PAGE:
Ukraine on mission to ban Russia from Olympics, IOC says sanctions stand

Ukraine on mission to ban Russia from Olympics, IOC says sanctions stand
Updated 31 sec ago

Ukraine on mission to ban Russia from Olympics, IOC says sanctions stand

Ukraine on mission to ban Russia from Olympics, IOC says sanctions stand
  • Kyiv wants bar on Russian and Belarusian athletes
  • IOC has opened door to them competing in qualifiers

KYIV: Ukraine hopes to secure widespread international support for banning Russian and Belarusian athletes from the Paris Olympics in 2024 due to Moscow’s invasion, the sports minister said on Tuesday.

Vadym Huttsait, 51, a former Olympic fencing champion, told Reuters the idea of allowing Russian and Belarusian athletes to compete as neutrals was unacceptable.

“It is impossible for us at a time when the full-scale war is going on, when our athletes, our soldiers are defending our homeland,” he said in his Kyiv office, beside a wall with portraits of athletes killed in the war.

Last week the International Olympic Committee said it was open to including Russian and Belarusian athletes as neutrals at the Games and opened a door to them competing in qualifiers, prompting an international campaign by Kyiv to keep them out.

Moscow said on Tuesday it would welcome any IOC moves to allow its athletes to compete in the Olympics. But hours later the IOC said it was standing by sanctions imposed against the countries over Russia’s invasion.

President Volodymyr Zelensky said in a video address on Tuesday that “Russian politization of sport would invariably mean justification of terror.”

At least 220 Ukrainian athletes and coaches have died in the war, said Huttsait, who won an Olympic fencing team gold in 1992 for the so-called Unified Team, which comprised 12 of the 15 former Soviet republics. He also coached Ukraine’s winning team at the 2008 Games.

“Ukraine will unite with many countries ... and it (Russians competing) will not be allowed,” he added, saying 40 nations had given Ukrainian athletes housing and training assistance abroad during the war.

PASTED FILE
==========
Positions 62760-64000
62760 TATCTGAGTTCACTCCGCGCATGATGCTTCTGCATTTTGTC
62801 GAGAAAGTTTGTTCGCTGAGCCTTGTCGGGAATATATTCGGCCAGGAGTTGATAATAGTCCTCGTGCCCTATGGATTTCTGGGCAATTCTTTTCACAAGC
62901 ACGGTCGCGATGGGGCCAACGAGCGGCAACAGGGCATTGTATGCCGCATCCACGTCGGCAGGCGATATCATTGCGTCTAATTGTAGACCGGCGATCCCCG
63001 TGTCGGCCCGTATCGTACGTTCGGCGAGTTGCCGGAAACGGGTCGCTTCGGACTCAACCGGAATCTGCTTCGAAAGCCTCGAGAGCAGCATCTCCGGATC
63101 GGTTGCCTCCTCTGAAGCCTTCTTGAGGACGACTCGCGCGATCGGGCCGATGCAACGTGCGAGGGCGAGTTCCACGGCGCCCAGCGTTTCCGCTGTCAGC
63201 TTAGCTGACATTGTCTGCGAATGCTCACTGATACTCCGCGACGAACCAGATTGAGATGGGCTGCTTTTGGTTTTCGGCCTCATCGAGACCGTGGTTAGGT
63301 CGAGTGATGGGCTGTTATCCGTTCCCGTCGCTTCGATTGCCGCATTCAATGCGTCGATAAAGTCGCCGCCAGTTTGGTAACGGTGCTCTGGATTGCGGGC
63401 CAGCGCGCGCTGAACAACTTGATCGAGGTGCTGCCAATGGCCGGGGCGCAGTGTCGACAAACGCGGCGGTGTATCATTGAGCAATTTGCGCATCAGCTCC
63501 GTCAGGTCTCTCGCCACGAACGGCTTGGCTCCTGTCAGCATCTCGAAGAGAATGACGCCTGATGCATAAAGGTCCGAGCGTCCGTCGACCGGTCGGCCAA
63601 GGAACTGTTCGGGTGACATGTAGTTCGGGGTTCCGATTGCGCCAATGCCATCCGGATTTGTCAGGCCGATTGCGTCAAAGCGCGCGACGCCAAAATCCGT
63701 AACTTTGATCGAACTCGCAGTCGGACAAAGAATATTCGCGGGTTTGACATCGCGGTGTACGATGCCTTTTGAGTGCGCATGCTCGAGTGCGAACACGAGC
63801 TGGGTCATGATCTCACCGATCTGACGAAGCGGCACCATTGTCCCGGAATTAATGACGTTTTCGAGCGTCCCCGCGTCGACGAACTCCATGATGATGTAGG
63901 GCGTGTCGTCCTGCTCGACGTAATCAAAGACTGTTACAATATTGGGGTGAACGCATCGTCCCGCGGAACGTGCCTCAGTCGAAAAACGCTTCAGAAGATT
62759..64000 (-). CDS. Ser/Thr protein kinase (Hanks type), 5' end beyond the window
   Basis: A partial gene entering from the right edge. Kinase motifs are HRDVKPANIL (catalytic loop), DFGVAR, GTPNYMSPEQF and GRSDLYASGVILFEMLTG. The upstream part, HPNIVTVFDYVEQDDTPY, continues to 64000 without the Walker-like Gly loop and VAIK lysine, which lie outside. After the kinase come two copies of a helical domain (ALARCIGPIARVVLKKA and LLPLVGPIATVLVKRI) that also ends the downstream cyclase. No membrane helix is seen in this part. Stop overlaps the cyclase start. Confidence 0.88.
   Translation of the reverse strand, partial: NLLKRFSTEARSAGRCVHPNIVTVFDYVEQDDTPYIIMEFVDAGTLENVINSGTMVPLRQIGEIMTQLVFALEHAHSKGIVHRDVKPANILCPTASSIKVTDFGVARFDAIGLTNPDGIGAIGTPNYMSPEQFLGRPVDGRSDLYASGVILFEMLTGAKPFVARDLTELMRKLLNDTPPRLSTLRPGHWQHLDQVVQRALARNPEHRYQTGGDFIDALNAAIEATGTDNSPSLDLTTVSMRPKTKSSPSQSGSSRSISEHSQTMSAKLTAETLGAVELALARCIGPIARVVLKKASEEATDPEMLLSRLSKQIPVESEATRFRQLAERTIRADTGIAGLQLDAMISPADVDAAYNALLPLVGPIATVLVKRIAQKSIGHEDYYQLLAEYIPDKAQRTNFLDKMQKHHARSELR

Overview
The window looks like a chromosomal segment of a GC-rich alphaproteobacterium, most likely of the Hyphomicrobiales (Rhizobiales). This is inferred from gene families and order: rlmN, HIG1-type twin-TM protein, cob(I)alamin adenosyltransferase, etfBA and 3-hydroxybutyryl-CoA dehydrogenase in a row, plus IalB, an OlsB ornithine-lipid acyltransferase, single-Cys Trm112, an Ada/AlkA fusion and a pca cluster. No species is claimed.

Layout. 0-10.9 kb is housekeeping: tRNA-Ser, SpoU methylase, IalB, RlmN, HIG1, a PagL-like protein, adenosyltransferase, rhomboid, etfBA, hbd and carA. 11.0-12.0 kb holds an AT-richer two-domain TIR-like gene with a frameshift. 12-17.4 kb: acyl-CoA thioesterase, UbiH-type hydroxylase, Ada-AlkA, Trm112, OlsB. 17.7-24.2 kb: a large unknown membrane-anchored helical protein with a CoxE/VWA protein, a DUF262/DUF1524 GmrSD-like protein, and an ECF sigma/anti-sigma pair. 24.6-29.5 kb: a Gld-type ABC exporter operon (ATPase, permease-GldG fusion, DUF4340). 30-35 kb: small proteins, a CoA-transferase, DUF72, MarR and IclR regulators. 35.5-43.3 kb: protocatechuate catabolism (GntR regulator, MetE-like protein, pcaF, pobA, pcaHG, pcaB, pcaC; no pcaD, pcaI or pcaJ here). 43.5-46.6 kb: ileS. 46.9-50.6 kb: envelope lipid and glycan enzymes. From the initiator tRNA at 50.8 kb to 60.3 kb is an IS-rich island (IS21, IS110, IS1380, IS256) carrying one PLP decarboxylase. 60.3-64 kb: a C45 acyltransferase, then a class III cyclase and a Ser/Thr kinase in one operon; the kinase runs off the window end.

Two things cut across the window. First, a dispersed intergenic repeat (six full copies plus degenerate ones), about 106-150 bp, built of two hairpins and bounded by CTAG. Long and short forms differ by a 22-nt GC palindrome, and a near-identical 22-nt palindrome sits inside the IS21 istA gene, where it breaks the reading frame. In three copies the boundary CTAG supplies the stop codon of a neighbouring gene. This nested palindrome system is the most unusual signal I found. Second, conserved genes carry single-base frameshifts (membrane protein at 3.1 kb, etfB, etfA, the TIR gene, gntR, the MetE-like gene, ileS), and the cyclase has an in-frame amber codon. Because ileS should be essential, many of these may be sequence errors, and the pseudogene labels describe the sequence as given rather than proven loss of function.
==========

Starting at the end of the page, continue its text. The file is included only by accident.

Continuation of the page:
There has been little public support yet from other nations for an outright ban on Russians at Paris.

The IOC’s initial recommendation to ban Russians and Belarusians has been applied by many sports federations.

But last week, it backed a proposal by the Olympic Council of Asia to allow them to compete in Asia, which could potentially include Olympic qualifying events.

Should that happen, Ukraine’s sporting authorities and athletes will face a “very difficult decision” whether to boycott Paris, Huttsait said.

“When we lose so many people, so many athletes, the lives of Ukrainians are more important to us than any medal at international competitions,” he said.

Ukrainian officials have turned on the IOC in recent days for promoting “violence, mass murders, destruction” with the idea of giving Russia a “platform to promote genocide.”

The IOC has called that defamatory and said such words do not promote constructive discussion.

Zelensky said “only the free world acting together can protect sport from those sports bureaucrats who for some reason are ready to close their eyes to reality.”

On Tuesday, former boxing champion Wladimir Klitschko called on IOC head Thomas Bach not to betray the Olympic spirit and become an “accomplice in this abominable war.”

Moscow is trying to turn the page on years of doping scandals after its teams were forced to compete without their flag or anthem at the Olympics and major international events.